46 Crisis Response/Outreach Services –CMHA Chatham-Kent First training session took place in 2001 with local Chatham- Kent police and other mental health organizations within the region. Continuing to provide refresher courses to police approximately every two years. –CMHA Windsor In October, 2003, CMHA provided a 2 day training session for all police departments in the area. Training updates are provided every couple of years.

47 Crisis Response/Outreach Services Service Agreements –Many CMHA branches have established service agreements with other mental health agencies, hospitals, and police. –Considering many of the programs are new, a large majority of the service agreements between agencies are currently informal working partnerships. As programs develop and evolve service agreements will become more formalized.

48 Crisis Response/Outreach Services Court Support/Post-Charge Diversion Best Practices –Based on pre-arrest literature the following four key elements have been identified as elements for success 1. All mental health, substance abuse, and criminal justice agencies should be involved in the development of the program from the start. 2. Regular meetings involving key personnel from all agencies should be held. 3. Streamlining services through the creation of a drop off centre with a no-refusal policy for police cases is seen as crucial. 4. Liaison person or committee to help coordinate the various agencies. Source: (Hartford et al, 2004)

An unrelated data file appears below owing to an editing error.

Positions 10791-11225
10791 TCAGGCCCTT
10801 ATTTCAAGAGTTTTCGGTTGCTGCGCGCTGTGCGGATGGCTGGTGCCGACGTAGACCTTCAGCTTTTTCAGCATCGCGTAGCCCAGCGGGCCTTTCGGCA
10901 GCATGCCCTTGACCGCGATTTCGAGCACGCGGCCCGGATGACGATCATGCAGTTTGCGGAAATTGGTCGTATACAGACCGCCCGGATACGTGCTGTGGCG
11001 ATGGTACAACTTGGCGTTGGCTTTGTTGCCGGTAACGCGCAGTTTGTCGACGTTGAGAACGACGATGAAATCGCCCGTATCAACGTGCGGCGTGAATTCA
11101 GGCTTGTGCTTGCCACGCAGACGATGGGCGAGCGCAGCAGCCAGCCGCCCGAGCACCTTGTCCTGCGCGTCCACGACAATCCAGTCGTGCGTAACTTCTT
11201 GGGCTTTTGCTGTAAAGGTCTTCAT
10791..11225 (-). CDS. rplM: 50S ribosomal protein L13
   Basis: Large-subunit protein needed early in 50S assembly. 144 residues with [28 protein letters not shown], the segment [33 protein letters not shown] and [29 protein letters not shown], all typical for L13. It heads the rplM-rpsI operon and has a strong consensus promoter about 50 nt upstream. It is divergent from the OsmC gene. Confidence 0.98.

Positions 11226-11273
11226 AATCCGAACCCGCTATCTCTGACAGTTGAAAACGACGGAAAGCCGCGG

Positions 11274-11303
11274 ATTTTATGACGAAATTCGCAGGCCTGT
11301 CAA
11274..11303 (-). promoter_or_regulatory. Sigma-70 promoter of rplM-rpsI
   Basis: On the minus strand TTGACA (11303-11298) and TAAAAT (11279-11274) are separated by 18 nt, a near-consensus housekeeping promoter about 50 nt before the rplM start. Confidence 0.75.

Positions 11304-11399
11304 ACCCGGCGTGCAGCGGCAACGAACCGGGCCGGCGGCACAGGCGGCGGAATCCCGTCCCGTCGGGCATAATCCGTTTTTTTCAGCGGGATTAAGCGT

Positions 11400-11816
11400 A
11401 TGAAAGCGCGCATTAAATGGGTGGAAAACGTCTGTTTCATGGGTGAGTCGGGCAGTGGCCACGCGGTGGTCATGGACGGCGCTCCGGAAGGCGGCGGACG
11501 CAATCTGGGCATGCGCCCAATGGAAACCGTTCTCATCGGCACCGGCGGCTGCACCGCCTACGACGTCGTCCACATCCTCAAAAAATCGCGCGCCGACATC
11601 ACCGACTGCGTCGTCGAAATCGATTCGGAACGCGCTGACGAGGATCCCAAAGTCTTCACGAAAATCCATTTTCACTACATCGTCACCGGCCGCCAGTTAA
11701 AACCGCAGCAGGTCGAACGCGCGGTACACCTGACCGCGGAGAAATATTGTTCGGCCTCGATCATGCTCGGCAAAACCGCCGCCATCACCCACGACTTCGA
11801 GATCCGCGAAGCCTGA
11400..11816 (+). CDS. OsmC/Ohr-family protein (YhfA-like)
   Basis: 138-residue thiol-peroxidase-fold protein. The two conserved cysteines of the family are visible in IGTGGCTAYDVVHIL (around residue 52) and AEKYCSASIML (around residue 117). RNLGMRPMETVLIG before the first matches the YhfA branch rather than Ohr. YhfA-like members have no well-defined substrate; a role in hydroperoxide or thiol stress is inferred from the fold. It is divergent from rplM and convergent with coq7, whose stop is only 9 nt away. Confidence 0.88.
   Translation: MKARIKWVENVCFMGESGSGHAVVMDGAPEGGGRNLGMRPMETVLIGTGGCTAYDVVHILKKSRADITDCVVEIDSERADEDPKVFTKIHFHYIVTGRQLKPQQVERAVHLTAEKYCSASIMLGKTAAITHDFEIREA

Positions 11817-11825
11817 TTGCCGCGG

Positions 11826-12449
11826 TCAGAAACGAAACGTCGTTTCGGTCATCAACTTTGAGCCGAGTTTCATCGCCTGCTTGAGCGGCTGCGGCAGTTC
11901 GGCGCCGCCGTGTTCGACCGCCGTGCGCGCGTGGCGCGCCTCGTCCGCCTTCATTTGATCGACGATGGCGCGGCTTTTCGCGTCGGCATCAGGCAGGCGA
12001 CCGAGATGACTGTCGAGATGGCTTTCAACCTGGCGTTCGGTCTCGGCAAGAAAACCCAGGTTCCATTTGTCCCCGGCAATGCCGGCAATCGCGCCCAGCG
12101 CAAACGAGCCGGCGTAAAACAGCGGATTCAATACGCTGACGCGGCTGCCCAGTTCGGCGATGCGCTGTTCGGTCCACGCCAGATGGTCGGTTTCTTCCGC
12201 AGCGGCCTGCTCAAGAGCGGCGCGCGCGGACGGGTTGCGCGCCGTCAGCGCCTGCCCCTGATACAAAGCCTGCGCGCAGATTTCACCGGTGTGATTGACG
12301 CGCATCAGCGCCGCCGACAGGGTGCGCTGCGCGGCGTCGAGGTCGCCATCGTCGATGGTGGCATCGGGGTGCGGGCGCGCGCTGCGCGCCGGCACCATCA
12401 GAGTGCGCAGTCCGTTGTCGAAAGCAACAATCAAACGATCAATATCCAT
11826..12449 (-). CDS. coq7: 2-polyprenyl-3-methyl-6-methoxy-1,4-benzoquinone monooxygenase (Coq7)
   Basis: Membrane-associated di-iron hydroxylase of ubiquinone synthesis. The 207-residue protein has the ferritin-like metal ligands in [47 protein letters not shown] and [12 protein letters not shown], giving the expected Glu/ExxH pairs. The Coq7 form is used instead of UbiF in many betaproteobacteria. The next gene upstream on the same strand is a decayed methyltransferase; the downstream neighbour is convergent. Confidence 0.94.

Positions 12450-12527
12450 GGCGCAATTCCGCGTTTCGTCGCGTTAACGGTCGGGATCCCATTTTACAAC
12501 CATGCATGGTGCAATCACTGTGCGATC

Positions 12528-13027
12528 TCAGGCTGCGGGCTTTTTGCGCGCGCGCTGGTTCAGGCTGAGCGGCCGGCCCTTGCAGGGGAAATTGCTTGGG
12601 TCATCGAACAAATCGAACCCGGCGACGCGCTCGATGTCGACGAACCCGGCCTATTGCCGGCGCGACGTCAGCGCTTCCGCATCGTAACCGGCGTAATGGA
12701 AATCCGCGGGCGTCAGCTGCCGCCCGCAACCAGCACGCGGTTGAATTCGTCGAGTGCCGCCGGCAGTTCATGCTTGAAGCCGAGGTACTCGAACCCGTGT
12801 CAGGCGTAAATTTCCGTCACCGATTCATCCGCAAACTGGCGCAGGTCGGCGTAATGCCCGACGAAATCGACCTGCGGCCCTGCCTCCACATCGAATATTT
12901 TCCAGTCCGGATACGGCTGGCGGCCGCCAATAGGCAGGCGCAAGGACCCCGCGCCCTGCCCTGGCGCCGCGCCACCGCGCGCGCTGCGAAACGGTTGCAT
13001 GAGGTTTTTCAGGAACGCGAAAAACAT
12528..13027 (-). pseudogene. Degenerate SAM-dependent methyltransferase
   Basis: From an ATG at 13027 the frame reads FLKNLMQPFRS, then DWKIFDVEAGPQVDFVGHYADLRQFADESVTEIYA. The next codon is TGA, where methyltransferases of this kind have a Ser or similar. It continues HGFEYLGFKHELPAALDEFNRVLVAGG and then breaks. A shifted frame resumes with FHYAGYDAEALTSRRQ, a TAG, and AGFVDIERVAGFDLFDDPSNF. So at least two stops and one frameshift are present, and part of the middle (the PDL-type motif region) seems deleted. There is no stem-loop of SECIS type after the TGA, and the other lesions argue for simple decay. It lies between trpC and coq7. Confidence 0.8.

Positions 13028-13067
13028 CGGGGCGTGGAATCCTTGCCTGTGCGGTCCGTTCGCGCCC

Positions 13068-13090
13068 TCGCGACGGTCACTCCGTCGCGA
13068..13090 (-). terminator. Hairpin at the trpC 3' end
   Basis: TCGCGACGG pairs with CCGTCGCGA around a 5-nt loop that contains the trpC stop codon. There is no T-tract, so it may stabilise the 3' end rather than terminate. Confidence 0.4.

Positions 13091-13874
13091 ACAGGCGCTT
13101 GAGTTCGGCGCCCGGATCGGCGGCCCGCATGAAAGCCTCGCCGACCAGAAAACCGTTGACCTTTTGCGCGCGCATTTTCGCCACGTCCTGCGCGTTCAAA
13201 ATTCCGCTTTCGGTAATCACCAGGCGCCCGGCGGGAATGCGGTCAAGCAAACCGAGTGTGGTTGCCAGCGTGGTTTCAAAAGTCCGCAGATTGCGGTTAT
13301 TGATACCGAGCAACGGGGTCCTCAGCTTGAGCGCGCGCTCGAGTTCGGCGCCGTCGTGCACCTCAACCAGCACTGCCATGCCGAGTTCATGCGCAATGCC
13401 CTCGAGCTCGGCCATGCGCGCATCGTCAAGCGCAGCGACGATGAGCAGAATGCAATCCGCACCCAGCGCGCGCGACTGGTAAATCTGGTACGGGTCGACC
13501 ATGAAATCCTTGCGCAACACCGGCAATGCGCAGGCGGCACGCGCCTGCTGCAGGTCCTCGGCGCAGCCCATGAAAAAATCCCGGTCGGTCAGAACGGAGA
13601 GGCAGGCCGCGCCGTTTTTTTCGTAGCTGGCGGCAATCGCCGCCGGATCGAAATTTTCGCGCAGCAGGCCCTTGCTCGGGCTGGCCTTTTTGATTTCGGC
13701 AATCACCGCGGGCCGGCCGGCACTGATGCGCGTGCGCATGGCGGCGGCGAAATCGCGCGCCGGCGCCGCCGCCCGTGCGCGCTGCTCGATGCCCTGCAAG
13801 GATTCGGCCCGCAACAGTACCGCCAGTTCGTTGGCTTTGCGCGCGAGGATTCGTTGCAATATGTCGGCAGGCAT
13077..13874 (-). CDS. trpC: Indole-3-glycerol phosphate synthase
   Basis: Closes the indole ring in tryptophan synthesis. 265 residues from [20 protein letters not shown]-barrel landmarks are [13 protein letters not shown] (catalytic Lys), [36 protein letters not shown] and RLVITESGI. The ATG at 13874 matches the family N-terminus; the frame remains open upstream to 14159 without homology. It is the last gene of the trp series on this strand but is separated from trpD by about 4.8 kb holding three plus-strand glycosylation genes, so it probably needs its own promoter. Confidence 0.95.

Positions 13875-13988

49 Court Support and Post Charge Diversion Post-Charge Diversion: Is granted only by the Crown Attorney. Offered mainly for class 1 offences; these may include joy riding, theft or fraud under $5,000 in damages. May also be offered for class 2 offences in which there are extenuating circumstances not involving violence – such as uttering threats, public mischief, break and enter. Usually violent crime renders the offender ineligible for diversion. Court Support/Post-Charge Diversion